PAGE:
The New Statesman: Season 1, Episode 6

Three Line Whipping (18 Oct. 1987)

TV Episode  |   |  Comedy
7.9
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Alan is booked to appear on TVAM to discuss an important by-election result....

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Title: Three Line Whipping (18 Oct 1987)

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Cast

Episode cast overview, first billed only:
...
John Nettleton ...
Sir Stephen Baxter
...
Nick Stringer ...
Crippen
...
Chief Whip
Tim Stern ...
Cabbie
...
Mrs. Thatcher (as Stephen Nallon)
John Ringham ...
Police Commander
Noel Coleman ...
Judge
Richard Ireson ...
Inspector Radford
Amanda Walker ...
Mrs. Selway
Judith Hibbert ...
Chantelle
Jayne Irving ...
Herself
...
Floor Manager
Howard Lee ...
Patrolman
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Storyline

Having spent the night in a brothel B'stard is late for a breakfast television debate and makes a fool of himself. He is followed into the studio by the cabbie, whom, in his hurry he omitted to pay and believes he has killed the man after he falls and hits his head. Driving the taxi to dispose of the 'body' he picks up Margaret Thatcher as a passenger and, in his guise as an ordinary man, praises B'stard, which increases his popularity with the prime minister. When the taxi driver comes to B'stard gets out of his predicament by persuading the police that the man kidnapped him. Written by don @ minifie-1

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Comedy

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18 October 1987 (UK)  »

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4:3
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User Reviews

 
Alan gets French lessons
27 November 2010 | by (Ambrosia) – See all my reviews

Done your Christmas shopping yet? Started mine yesterday. Bought 'The Mammoth Book Of Zombie Comics', 'Hellraiser - The Complete Film Collection', 'Serial Killers Galore' and 'The History Of Vampires'. Hope the wife's mother likes them.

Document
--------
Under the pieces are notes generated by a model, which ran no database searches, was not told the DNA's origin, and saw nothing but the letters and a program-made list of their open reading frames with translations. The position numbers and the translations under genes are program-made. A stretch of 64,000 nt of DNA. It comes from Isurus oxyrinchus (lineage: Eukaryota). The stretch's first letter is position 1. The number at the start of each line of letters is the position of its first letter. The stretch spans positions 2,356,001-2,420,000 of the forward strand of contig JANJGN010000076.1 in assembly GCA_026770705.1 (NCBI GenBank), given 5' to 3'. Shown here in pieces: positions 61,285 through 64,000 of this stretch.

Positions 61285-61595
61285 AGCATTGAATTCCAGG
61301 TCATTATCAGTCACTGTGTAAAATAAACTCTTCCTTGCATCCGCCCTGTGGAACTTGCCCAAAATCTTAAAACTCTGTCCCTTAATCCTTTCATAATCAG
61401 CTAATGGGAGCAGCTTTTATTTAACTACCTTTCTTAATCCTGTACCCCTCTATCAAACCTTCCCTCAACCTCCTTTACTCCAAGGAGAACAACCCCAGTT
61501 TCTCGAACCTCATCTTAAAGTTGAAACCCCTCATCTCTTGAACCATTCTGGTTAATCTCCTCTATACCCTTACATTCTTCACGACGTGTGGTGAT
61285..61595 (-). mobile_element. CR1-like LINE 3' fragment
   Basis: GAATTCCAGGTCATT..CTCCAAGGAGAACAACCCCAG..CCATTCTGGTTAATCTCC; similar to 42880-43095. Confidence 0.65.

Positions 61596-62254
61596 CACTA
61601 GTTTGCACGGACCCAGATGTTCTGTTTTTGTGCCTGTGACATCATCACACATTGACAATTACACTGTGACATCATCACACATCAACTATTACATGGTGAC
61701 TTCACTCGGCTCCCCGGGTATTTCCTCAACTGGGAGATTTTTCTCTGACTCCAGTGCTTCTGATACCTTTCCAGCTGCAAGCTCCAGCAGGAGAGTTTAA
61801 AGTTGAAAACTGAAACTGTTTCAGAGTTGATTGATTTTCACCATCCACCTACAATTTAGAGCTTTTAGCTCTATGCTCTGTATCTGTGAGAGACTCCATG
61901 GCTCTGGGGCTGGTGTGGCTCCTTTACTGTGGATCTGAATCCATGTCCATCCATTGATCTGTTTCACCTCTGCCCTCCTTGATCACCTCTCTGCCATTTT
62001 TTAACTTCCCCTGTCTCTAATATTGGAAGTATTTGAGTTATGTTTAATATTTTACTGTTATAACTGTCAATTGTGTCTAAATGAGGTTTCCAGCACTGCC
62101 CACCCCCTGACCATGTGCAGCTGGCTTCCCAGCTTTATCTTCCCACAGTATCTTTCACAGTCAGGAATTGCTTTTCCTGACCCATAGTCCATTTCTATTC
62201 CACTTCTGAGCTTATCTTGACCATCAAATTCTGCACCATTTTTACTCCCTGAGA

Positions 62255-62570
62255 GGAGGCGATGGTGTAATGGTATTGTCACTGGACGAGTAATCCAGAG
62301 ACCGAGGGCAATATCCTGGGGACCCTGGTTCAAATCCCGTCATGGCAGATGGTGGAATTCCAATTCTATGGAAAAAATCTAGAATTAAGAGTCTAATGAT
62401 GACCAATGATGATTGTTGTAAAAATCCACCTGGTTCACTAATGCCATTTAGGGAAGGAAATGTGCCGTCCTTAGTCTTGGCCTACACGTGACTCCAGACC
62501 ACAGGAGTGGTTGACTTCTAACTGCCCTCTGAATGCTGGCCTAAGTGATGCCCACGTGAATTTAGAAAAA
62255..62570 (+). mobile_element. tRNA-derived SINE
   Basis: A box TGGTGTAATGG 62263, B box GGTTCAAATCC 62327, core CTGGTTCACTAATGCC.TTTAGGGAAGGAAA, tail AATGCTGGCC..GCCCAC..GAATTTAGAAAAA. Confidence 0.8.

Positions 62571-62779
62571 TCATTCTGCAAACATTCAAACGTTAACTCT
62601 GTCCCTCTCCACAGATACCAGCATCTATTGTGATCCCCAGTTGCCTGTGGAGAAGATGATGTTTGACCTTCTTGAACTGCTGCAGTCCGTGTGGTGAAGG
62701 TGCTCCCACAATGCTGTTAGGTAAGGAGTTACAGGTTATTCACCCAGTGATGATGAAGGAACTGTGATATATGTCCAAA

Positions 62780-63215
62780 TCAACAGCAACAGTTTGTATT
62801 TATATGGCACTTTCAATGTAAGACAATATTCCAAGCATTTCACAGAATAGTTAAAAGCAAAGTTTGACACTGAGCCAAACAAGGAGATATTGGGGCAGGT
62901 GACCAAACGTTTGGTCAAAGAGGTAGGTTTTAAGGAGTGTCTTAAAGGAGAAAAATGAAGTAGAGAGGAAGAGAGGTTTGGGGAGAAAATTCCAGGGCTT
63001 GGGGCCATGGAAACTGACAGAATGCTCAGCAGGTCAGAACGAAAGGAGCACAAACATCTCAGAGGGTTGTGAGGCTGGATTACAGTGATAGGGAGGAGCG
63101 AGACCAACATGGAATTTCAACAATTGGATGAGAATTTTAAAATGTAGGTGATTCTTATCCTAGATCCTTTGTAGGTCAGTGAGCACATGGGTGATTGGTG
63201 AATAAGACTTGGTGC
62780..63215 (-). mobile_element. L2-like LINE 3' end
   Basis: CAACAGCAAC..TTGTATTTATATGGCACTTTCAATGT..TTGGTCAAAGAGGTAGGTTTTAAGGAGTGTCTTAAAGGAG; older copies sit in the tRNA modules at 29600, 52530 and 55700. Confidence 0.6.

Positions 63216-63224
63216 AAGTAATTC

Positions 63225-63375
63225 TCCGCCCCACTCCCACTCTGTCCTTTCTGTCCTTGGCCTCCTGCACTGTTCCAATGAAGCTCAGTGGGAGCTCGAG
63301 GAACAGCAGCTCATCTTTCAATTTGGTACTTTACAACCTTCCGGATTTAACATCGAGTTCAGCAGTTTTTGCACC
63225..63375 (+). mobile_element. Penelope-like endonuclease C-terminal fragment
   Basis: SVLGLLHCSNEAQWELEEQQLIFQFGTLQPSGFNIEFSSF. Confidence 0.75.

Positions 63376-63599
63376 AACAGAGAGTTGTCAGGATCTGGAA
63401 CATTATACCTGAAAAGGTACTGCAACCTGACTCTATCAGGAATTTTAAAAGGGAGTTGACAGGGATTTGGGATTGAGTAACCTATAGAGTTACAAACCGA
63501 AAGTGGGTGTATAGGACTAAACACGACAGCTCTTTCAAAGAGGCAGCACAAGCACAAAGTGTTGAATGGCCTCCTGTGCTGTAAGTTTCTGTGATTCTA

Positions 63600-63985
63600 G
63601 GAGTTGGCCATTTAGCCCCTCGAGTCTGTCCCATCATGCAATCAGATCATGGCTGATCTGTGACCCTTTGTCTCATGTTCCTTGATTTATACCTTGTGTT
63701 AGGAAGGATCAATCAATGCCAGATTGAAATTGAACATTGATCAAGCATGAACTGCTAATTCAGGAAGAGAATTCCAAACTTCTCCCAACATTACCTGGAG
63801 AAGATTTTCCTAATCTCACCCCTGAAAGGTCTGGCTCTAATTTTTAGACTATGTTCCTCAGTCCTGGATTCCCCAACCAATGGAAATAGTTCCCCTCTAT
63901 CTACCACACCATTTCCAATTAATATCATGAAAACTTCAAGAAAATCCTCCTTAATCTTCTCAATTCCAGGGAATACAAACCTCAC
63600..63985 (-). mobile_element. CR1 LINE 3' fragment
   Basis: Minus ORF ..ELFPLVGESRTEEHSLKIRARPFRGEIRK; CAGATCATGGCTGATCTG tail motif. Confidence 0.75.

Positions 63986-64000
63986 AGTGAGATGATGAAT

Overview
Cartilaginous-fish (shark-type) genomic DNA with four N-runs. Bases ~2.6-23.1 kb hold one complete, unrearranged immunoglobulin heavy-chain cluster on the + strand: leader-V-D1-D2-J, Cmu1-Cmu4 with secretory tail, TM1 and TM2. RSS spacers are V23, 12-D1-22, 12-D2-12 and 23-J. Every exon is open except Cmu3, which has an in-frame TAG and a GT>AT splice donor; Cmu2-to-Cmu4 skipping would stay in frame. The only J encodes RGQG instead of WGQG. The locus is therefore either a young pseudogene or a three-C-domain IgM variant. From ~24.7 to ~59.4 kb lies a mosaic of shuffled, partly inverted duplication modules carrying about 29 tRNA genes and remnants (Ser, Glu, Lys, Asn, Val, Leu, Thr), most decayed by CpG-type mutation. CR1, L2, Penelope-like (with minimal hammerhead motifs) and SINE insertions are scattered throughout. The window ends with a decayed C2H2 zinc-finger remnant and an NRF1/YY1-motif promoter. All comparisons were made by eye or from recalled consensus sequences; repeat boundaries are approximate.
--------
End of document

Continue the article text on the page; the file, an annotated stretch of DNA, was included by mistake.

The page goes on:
Anyway, onto 'The New Statesman'. The penultimate Season 1 episode is a cracker. Whilst researching the show, Marks and Gran heard of a M.P., booked to appear on breakfast television to discuss a by-election result, who forgot to go and instead was having fun in a high-class brothel in London. Not surprisingly, the anecdote found its way into a 'N.S.' script. Alan goes to Mrs.Selway's ( Amanda Walker ) to inflict corporal punishment on Chantelle ( Judith Hibbert ). But the girl ( dressed as a teacher ) has misunderstood his request and beats him instead. So now Alan's buttocks are red raw. To make matters worse, police raid the place. Amongst the embarrassed clientèle are a Judge ( Noel Coleman, who was 'The Commander' in David Jason's 'The Top Secret Life Of Edgar Briggs' ) and a police Commander ( John Ringham of 'Just Good Friends' ). Alan gives his name as 'Piers Fletcher-Dervish'.

At the T.V.-A.M. studios, Alan gives an embarrassingly poor performance

  • he does not know who won the by-election and Bob Crippen gets the


better of him. A chirpy Cockney taxi driver ( Tim Stern ) follows Alan ( how he got past Security we can only guess at ) into the toilet, demanding he pay his fare. They fight and the driver hits his head on a cubicle door. Alan cannot find a pulse...

This is almost like a 'New Statesman' version of the 'Fawlty Towers' classic 'The Kipper & The Corpse', with Alan instead of Basil trying to dispose of a dead body. Alan gives his name as 'Fred Housego'. The real Fred was a taxi driver who won 'Mastermind' in 1980. Jayne Irving of 'T.V.-A.M.' plays herself. 'Mrs.Selway' is clearly based on Cynthia Payne, the legendary 'luncheon voucher Madame' whose brothels ( which catered for well-heeled folk ) had been raided many times. In 1987, she went on 'The Dame Edna Experience' ( a comic chat-show starring Barry Humphries ) and published her autobiography - 'Entertaining At Home'.

Funniest moment - during the raid, the police commander flashes an I.D. at the Inspector. "Commander Stevenson...Vice Squad!", he reads. Then, in a reference to the old American Express commercials, smiles and says: "That'll do nicely, Sir!".

Second funniest moment - the taxi driver insults Alan whilst he is having a pee, so Alan directs the urine all over him!

Unemployment may have been rife in the '80's, but one person with no worries about the dole was Steve Nallon, easily the best Margaret Thatcher impressionist around ( also in demand on 'Spitting Image' ). He is not seen properly ( a white paper obscures his face ), and in a later episode he is wearing a face-pack.


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